Take a Chevy Tahoe, add bling, call it a Cadillac Escalade - and GM improves its survival odds if it sells more Escalades than Tahoes.
It's a trick we've all seen for years: take your basic model, extend it a bit here and there, make options standard and presto! You've got a more exciting version of the same thing that you can sell for a better price. It's not always a winning strategy: Chrysler had an amusing turn with its "Plodges." And for crying out loud, Taco Bell has been using it for years. A Chalupa is a Gordita is a Crunchwrap.
Which is the point: you can put a different wrapper around the same product, but underneath, a Caddy Escalade is a Chevy Tahoe. You can put a Dodge front end on a Plymouth, but a "Plodge" was still a Plymouth and nothing more. And the stuff inside a Chalupa, Gordita or Crunchwrap is indistinguishable from one iteration to the other. (Or just plain indistinguishable.) It's the wrapper that provides the delivery system for what's inside.
Which brings us to the Treasury Department's "Troubled Asset Relief Program." As the Treasury prepares to inject a $250 billion vitamin shot into 10 large banks, investors should ask themselves about how such an investment will appear on the balance sheets of the investees.
Take a look at the term sheet for the injection. The government plans to buy preferred stock, now in vogue. It'll carry a 5% dividend, rising to 9% after five years; it can't be redeemed for at least 3 years; restricts dividends on junior preferred stock or common stock; has no voting rights; and restricts executive compensation to be in accordance with the Emergency Economic Stability Act's requirements.
One other thing: it has a "perpetual life," apparently because the term sheet says so. Realistically, the Treasury is not going to be a longer-term player in these preferreds any longer than it has to be - and there are no restrictions on the transferability of its investment.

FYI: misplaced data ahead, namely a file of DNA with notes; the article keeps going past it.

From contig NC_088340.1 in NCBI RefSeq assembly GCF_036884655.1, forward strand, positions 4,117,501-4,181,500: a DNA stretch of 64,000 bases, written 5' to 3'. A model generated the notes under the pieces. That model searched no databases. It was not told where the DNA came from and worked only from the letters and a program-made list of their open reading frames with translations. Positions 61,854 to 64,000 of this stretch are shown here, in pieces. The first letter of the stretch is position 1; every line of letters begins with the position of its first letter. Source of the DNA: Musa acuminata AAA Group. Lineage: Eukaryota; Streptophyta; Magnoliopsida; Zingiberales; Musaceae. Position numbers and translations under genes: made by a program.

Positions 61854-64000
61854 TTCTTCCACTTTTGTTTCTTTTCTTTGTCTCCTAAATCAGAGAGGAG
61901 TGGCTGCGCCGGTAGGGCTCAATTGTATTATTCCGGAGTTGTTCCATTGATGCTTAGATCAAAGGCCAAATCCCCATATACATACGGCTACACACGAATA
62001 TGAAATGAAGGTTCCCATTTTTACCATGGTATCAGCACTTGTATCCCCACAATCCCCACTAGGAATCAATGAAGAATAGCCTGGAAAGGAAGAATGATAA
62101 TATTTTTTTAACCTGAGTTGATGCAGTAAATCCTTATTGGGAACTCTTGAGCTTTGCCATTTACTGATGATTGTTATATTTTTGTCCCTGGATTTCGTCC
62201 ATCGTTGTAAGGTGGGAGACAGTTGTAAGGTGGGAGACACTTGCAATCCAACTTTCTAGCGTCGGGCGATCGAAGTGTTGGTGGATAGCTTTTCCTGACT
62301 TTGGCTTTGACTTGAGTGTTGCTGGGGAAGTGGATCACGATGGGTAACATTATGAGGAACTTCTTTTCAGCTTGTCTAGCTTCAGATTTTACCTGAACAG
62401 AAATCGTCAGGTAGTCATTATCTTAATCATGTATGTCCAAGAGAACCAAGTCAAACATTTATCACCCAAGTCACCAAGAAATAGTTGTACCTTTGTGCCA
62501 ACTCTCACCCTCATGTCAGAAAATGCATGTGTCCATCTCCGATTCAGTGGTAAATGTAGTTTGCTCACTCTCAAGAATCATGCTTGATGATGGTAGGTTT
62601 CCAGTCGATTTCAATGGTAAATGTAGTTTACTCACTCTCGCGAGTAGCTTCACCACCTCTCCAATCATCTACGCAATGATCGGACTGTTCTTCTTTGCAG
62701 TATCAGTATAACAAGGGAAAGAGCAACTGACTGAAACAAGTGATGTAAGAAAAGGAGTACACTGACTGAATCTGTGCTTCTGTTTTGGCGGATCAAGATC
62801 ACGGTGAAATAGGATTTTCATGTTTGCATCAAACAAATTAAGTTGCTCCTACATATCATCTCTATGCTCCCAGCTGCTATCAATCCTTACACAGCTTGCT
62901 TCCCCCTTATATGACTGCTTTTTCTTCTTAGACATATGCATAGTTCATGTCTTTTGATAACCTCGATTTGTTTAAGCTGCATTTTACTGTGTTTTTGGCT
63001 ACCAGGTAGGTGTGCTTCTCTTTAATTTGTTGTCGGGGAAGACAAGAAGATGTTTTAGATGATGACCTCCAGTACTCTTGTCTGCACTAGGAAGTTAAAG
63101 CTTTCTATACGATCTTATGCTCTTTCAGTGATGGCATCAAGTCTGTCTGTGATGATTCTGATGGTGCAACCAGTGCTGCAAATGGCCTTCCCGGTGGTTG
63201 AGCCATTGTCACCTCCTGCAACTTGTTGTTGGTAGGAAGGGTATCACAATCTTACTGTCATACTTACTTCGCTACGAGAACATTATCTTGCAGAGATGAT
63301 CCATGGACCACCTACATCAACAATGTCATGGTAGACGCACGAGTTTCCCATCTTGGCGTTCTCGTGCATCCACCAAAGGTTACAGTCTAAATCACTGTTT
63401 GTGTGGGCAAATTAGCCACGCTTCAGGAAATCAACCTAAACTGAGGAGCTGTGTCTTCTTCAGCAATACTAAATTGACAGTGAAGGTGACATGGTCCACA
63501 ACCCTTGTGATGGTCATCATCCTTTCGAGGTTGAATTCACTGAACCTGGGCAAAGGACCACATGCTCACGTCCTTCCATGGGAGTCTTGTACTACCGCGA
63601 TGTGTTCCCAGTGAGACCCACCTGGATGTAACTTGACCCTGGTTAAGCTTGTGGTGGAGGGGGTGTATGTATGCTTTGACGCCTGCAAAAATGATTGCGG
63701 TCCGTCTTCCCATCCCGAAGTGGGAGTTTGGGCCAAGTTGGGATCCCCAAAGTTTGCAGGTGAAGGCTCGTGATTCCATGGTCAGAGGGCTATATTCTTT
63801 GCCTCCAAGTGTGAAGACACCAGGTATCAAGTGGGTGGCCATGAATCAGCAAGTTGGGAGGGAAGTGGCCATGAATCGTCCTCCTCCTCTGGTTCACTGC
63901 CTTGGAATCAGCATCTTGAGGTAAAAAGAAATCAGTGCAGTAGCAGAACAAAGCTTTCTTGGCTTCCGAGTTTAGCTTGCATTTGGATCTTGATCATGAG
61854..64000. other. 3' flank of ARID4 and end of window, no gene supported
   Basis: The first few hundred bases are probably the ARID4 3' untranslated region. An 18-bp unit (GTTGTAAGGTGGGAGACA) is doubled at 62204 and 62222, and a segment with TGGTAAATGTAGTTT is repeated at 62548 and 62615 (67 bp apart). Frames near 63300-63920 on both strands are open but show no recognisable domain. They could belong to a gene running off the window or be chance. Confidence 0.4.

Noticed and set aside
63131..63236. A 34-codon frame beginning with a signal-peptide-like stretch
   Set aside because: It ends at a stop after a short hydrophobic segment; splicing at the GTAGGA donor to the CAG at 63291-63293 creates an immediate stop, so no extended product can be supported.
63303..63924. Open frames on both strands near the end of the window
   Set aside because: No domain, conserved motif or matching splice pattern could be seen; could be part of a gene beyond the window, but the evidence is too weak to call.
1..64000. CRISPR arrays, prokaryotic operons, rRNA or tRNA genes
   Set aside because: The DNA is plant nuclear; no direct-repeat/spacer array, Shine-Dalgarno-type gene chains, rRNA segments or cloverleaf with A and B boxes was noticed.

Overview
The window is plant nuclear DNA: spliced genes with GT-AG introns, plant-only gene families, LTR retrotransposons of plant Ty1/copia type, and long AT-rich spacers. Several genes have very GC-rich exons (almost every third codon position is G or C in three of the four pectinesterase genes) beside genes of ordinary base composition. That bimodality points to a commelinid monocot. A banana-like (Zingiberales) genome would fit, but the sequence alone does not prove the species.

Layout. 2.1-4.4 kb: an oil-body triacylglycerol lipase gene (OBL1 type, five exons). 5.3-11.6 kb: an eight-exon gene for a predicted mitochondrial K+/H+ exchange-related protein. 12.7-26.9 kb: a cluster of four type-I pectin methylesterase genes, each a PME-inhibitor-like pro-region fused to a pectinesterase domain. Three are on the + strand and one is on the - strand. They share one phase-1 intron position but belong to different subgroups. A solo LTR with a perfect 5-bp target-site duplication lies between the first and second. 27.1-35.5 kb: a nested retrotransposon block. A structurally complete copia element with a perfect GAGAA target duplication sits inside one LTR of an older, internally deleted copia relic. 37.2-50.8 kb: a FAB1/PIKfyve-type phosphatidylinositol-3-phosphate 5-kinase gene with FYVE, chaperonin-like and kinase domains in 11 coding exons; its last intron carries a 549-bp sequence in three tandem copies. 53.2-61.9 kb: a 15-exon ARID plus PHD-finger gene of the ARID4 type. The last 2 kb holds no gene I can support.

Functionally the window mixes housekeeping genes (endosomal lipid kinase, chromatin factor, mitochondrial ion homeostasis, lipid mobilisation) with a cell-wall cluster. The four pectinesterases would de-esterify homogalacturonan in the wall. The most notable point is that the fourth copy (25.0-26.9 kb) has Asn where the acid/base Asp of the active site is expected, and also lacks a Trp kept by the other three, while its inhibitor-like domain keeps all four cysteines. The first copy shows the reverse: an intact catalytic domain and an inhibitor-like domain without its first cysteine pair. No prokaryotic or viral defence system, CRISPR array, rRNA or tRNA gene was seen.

Sounds a lot like debt? That's because it is. This is the Treasury's version of a "Plodge" - it's debt with an equity skin around it. Under that equity wrapper, it's still debt. For regulatory purposes, it's considered Tier 1 capital. That's just fine - if the regulators want to consider it to be part of the lending capital base, that's their playground. They can change those capital requirements as they see fit - it's part of the joy of being the regulator.
When it comes to financial reporting to public investors, it would be more realistic to see it classified as a liability. Think of it: how much risk is there to Treasury compared to common equity holders? None - the Treasury is playing the role of a lender, with all the protections a lender requires.
Render unto Caesar what is Caesar's. And report to shareholders what is the shareholders'. The FASB has had a liabilities and equity project simmering for years, and the most recent conclusion they reached was that the only thing that should be considered equity is - common equity. Tomorrow they will be discussing the project once more, and probably will twist themselves into knots trying to come up with some kind of rationale for stuffing this preferred issue into the equity category. Let's hope they stick to Plan A - but don't get your hopes too high.